Recently, I wrote on some data I’d collected from the 2015 OHL Final between the Erie Otters and the Oshawa Generals. This primarily focused on passing network anaylsis that Steve Burtch introduced at the Rochester Institute of Technology Hockey Analytics Conference. Today, I’d like to use the thirteen games we’ve collected to examine the Leafs network.
I’ll be focusing on the weighted degree measure that weights each degree (pass or shot) that a player has within the network. These weights are assigned based on several factors (scoring chance, shot on goal, one-timer, etc.) so we know which connections were more likely to result in a goal than others. This weighting will be adjusted as we get more data, so it’s quite basic and likely not nuanced enough at this point in time.
I’ve used the weighted degree measure because I think it is the best way to use this type of analysis for this sport. This is for a few reasons, some of which I mentioned in the Erie piece, but the biggest is this: Not all players are on the playing field at the same time, so there are actually several networks withing a single game (first line and first pairing, second line and second pairing, and so on). This may level out of over the course of a season, but we’re going to look at the Leafs as a whole, and the Leafs top line network on its own as well. All data is at 5v5 unless otherwise specified. These types of metrics have a purely offensive-minded focus as well.
The G is the opposing goal, so all arrows to that central node are shot attempts. The size and coloring of players is representative of their weighted degree. The size of the edges (arrows) showing the direction of a shot or pass indicates the quality of chances (weight) they either attempted or set up for the recipient at the end of the arrow. Let’s have a look at the defenders weighted degrees.
So, on a per sixty minute basis, Dion Phaneuf had the highest total weighted degree. Weighted In and Out simply refer to whether or not the player was the recipient (In) or passer/shooter (Out). A player with a high Out number indicates they are setting up scoring chances, one-timers, linking in transition, etc. and a high In number indicates a player is being set up with quality chances. The out number also takes into account a player’s shooting contributions.
Phaneuf links well and starts attacks on secondary and tertiary passes that things that get missed. Morgan Reilly and Jake Gardiner do as well, highlighted by the weighted out degrees of all three players. Another aspect of Phaneuf’s game is set up for one-timers quite often. He had ten of these attempts, four were on target, and one resulted in a goal. Considering who his most common forwards are, Reilly’s numbers impress me a bit more than Phaneuf’s. Reilly also had the highest contribution rate for “Danger Zone Chances” (shot attempts preceded by a Royal Road pass or a pass from behind the end line), which was triple the next highest defensemen.
Let’s move to the forwards.
No surprise here as Nazem Kadri again sits on top by a healthy margin. Tyler Bozak puts in a decent showing here. Things mostly fall in line as we would expect, I would think.
Leafs Top Line Network
So, this is how where everyone falls in line when we look at their contributions across these thirteen games. As I mentioned at the beginning of this post, the overall network includes a variety of players with varying minutes with each other. Just to compare, we’re going to take a look at the same type of analysis looking at solely the Leafs top five-man unit of Kadri, James Van Riemsdyk, Leo Komarov, Phaneuf, and Gardiner. This focuses on only shot attempts and passes made while these five were on the ice.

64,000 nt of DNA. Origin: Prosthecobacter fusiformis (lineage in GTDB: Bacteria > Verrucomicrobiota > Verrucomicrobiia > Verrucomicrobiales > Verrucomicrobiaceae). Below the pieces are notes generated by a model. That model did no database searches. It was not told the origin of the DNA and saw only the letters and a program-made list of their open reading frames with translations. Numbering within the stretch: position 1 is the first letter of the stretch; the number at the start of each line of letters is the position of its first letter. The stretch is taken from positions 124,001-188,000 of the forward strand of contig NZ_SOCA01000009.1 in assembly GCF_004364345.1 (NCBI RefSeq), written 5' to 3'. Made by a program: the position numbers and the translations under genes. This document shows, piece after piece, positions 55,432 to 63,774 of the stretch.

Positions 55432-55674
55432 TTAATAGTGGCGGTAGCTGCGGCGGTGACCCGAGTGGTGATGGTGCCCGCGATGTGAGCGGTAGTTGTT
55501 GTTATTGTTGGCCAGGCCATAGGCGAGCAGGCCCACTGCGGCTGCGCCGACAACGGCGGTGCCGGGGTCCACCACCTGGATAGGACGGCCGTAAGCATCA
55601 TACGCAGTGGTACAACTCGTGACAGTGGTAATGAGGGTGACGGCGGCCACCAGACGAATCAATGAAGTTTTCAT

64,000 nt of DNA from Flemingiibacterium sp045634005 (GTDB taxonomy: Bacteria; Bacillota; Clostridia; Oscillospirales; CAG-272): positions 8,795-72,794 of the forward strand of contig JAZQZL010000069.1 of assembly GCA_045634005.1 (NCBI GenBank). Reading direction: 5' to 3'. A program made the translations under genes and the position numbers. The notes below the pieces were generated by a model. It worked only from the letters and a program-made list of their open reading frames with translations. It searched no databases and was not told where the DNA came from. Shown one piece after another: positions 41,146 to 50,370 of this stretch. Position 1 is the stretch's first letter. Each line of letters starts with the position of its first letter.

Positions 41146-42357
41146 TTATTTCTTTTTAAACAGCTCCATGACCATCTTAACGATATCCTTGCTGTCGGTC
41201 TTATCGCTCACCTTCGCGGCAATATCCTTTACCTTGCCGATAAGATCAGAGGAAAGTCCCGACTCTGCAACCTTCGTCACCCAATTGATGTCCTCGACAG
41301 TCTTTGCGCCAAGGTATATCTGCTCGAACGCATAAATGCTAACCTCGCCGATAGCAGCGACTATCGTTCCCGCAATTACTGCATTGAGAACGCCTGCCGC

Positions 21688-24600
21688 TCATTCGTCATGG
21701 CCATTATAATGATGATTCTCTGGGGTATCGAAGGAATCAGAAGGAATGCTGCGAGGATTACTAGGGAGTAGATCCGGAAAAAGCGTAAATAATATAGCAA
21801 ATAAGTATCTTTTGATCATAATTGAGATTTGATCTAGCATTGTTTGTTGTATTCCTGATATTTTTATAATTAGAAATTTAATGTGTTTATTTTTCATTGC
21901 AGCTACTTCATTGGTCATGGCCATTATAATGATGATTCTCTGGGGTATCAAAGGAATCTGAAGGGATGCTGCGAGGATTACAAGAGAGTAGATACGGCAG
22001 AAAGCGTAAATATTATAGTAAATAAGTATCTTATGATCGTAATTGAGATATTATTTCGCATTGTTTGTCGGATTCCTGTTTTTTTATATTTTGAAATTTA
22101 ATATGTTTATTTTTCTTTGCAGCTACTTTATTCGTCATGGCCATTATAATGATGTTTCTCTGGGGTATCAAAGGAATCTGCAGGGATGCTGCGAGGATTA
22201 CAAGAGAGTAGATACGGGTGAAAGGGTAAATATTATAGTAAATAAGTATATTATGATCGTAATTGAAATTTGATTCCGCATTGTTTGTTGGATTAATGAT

These are the weighted degree totals for the Leafs top line. Kadri still is the best. Then Gardiner and JVR, followed by Phaneuf and Komarov. The totals are relatively close due to the small sample size, but it’s important to see within the top five-man unit for the Leafs, Phaneuf doesn’t stand out like earlier.
What does that tell us? It could tell us that when paired with lesser lines, Phaenuf is relied upon more upon to generate in that role as compared to when he’s behind the top line, they are working to create their own chances among themselves. It also tells us which players will link up more often than others, suggesting how teams work within a system (i.e. is the left or right winger naturally more productive based on how the team wants to operate in the zone?) and also providing an example of chemistry. If two players consistently link up for better chances, perhaps it’s because they have a better feel for when and where to make a pass. Let’s look at the Leafs top trio of Kadri, JVR, and Komarov.
You can click on the image to see it better, but you’ll see a nearly even split in the attempts generated by Komarov and JVR. Kadri seems to prefer, or is simply more able to, setting up chances for JVR over Komarov. This may be a function of how they play, or it may be Kadri and JVR know where the other will be and it is easier for them to generate offense.
You can also see where they linkup by looking at which zone (OZ, NZ, or DZ columns) the pass is attempted. The L, R, C columns indicate which lane on the ice a player links up as well. What’s interesting is that even though Kadri is the center on this line, he generates most of his offense from the wings.
Conclusions/Where to Go Next
As we build our database, we can more accurately evaluate how teams move the puck, generate offense, and which players shoulder most of that burden. Network Analysis and Linkup data offer more tools to evaluate your own team, but also offer new ways to prepare for an upcoming game or playoff series. We’ll cover that later on in the week. Tomorrow we’ll learn more about Lane Corsi.
Have any questions? Hit me up on Twitter @RK_Stimp.